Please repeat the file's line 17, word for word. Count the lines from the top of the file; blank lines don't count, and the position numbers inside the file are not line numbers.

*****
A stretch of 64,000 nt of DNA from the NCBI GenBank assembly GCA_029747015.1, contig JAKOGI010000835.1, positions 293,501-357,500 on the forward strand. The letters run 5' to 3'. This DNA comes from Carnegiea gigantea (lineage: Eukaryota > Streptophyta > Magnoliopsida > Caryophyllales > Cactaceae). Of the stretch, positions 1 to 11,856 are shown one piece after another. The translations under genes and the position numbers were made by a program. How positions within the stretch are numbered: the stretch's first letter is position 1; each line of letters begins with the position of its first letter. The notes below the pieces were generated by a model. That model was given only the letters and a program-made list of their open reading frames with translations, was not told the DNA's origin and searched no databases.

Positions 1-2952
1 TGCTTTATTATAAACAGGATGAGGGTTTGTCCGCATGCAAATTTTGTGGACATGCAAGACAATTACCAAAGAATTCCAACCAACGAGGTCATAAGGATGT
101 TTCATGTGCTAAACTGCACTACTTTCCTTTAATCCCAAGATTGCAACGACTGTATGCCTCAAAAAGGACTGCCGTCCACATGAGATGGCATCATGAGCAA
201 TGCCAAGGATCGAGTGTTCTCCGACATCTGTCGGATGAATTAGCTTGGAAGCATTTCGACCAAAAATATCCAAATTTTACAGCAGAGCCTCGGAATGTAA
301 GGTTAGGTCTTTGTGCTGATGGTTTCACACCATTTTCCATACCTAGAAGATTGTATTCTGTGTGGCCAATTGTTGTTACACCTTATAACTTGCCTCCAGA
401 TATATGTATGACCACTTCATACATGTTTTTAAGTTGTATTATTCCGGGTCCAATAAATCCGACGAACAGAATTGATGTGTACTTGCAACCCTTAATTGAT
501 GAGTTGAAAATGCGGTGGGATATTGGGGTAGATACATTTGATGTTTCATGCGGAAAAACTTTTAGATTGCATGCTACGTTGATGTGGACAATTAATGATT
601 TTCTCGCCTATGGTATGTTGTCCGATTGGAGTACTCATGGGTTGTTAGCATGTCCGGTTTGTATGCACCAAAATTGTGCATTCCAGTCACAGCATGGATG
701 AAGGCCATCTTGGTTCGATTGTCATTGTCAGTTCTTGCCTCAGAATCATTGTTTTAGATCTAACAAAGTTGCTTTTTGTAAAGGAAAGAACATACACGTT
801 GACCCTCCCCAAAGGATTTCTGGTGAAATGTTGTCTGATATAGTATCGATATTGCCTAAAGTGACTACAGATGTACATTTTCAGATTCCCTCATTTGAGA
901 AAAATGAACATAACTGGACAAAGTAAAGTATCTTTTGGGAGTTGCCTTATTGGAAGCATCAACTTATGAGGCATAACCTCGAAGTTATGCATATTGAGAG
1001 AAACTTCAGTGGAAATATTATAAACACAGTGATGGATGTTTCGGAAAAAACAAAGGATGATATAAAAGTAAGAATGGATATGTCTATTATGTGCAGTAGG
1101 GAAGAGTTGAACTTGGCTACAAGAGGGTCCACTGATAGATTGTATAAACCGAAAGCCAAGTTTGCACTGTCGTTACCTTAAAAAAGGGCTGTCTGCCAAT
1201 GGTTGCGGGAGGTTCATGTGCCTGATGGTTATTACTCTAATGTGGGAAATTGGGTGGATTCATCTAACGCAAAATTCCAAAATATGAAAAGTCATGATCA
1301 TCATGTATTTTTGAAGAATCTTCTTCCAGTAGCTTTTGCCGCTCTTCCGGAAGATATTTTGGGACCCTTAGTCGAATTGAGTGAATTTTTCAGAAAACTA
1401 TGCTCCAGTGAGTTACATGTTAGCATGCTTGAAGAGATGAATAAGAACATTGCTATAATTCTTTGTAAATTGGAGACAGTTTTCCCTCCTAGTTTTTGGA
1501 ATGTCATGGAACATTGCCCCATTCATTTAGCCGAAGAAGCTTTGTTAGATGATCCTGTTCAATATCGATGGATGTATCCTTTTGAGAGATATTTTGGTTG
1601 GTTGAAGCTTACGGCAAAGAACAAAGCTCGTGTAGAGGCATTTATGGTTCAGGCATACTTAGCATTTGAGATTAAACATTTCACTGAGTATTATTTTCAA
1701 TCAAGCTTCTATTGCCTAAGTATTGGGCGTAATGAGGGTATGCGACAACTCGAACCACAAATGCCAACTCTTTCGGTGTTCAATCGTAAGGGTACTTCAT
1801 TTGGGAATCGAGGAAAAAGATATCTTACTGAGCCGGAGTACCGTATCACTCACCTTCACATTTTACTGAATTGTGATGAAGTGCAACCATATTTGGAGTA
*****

1401 TGCTCCAGTGAGTTACATGTTAGCATGCTTGAAGAGATGAATAAGAACATTGCTATAATTCTTTGTAAATTGGAGACAGTTTTCCCTCCTAGTTTTTGGA